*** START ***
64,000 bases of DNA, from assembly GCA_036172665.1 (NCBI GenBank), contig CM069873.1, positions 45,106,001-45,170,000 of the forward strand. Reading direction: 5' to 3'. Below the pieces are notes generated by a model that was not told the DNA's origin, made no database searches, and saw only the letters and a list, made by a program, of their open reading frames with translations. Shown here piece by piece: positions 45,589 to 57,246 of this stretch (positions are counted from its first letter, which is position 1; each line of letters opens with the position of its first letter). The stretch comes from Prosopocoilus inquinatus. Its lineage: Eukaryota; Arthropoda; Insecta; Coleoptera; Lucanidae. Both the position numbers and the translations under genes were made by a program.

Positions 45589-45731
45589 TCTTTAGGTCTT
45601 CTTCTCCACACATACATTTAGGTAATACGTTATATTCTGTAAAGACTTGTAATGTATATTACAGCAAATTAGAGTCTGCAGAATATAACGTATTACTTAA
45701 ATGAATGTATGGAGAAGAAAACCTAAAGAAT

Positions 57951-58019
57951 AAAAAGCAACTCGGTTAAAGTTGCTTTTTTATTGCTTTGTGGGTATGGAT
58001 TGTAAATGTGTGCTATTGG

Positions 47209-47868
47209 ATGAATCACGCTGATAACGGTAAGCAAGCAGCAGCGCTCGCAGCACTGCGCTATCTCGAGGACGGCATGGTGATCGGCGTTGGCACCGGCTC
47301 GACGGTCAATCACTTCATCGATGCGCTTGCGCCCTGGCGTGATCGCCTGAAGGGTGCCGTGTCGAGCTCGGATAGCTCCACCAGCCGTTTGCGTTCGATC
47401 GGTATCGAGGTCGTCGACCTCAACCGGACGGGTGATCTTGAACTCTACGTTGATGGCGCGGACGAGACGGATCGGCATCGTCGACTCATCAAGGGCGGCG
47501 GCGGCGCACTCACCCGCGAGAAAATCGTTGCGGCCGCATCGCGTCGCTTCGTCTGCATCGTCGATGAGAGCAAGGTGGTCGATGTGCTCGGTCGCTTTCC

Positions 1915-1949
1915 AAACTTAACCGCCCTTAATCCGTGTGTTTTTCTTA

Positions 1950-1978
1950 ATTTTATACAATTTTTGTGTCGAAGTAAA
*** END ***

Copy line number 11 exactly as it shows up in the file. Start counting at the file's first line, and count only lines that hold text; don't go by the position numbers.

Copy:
47301 GACGGTCAATCACTTCATCGATGCGCTTGCGCCCTGGCGTGATCGCCTGAAGGGTGCCGTGTCGAGCTCGGATAGCTCCACCAGCCGTTTGCGTTCGATC